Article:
What is Rape?

Rape is usually referred to as "sexual assault" or "sexual abuse," particularly within the law. However, sexual abuse and sexual assault are defined more broadly whereas the term rape specifies intercourse. Threats of violence or weapons could also be used during rape but in about 8-out-of-10 cases, nothing but physical force is employed. Weapons or threats aren't required for an act to be considered rape. It is important to understand that either gender are often the perpetrator or the victim of rape. Additionally, both heterosexual and homosexual rapes happen both inside and out of doors of relationships. it is important to know that rape isn't okay which regardless of the circumstance, rape isn't the victim's fault.
Sexual Assault

Sexual Assault

It's also important to understand that sexual activities in need of rape performed without consent also are a criminal offense. These crimes are generally referred to as "sexual assault." sexual abuse is defined because the following, consistent with the Rape, Abuse and Incest National Network: "

. . . unwanted sexual contact that stops in need of rape or attempted rape. This includes sexual touching and fondling."

Was I Raped?

Some victims of rape wonder about their specific circumstance and wonder if it constitutes rape. likelihood is that if you're wondering, "was I raped?" you almost certainly were. Rape happens any time sexual activity takes place without your consent. Note that a lot of circumstances can indicate your lack of consent including: An inability to offer consent thanks to age An inability to offer consent thanks to diminished capacity (perhaps thanks to a disability) An inability to offer consent thanks to inebriation (typically thanks to ingesting drugs or alcohol) And, of course, any time you say, "no" to intercourse and it's forced on you, that's rape. It doesn't matter if you said "no" within the middle of the act, it's still rape if the opposite party doesn't immediately stop and respect your wishes. you've got the proper to rescind consent at any time, under any circumstances. Sometimes it's considered rape albeit you are doing not say, "no" like within the case where a weapon is employed. Sometimes you're too concerned for your life or safety to mention, "no." this is often still considered rape. Threats against others can also constitute too grave a threat. It still is taken into account rape even if:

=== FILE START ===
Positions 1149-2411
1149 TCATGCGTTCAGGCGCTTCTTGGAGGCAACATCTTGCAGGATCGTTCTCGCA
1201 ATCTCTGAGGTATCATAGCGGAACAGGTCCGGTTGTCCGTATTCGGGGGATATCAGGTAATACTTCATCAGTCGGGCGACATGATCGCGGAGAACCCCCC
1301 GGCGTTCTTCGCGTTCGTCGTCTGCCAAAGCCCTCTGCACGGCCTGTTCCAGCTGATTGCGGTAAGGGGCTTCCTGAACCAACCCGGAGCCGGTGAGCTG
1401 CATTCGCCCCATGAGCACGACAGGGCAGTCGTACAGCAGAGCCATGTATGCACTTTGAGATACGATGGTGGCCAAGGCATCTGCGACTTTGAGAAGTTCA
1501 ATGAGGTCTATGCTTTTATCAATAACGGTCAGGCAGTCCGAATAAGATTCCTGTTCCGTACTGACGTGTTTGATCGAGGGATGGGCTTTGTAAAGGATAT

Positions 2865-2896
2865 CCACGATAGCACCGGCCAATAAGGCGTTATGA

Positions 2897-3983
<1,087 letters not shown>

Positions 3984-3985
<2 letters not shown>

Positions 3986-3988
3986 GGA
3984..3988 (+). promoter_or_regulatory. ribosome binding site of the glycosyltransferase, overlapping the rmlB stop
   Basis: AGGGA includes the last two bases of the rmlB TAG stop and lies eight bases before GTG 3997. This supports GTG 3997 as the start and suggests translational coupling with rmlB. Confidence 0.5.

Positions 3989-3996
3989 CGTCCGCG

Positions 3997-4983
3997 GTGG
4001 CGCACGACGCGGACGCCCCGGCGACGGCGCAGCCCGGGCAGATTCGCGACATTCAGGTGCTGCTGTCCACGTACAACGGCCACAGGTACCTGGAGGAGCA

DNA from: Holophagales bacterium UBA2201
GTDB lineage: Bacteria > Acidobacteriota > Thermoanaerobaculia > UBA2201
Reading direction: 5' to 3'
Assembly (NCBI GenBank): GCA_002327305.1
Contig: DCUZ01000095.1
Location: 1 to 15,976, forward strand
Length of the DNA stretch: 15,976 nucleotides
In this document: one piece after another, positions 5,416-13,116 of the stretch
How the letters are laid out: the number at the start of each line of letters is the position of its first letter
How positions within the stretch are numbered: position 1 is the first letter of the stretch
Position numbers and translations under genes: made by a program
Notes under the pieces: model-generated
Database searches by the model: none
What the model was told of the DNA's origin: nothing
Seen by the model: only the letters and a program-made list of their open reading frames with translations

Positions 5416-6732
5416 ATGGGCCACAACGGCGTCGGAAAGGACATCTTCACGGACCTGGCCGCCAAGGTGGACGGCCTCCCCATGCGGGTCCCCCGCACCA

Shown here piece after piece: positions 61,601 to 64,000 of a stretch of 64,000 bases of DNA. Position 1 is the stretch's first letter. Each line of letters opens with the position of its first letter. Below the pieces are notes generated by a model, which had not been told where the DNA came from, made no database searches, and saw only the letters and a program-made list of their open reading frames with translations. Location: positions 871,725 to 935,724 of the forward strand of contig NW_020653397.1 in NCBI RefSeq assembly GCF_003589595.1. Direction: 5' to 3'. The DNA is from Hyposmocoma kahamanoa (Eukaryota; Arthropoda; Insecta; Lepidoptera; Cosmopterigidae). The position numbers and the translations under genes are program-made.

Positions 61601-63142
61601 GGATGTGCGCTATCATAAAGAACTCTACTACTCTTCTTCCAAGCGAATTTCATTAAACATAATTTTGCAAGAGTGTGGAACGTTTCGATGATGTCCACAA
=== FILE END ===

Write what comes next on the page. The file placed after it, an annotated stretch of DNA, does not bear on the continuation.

You didn't physically fight back 
You wont to date or were friends with the perpetrator (read about: what's Date Rape?) 
You are married or engaged to the rapist (read about: Marital Rape
You do not remember the rape 
You willingly ingest drugs or alcohol

 It is critical to recollect that rape can happen to anyone in many situations but it's never the victim's fault – it's always the fault of the rapist.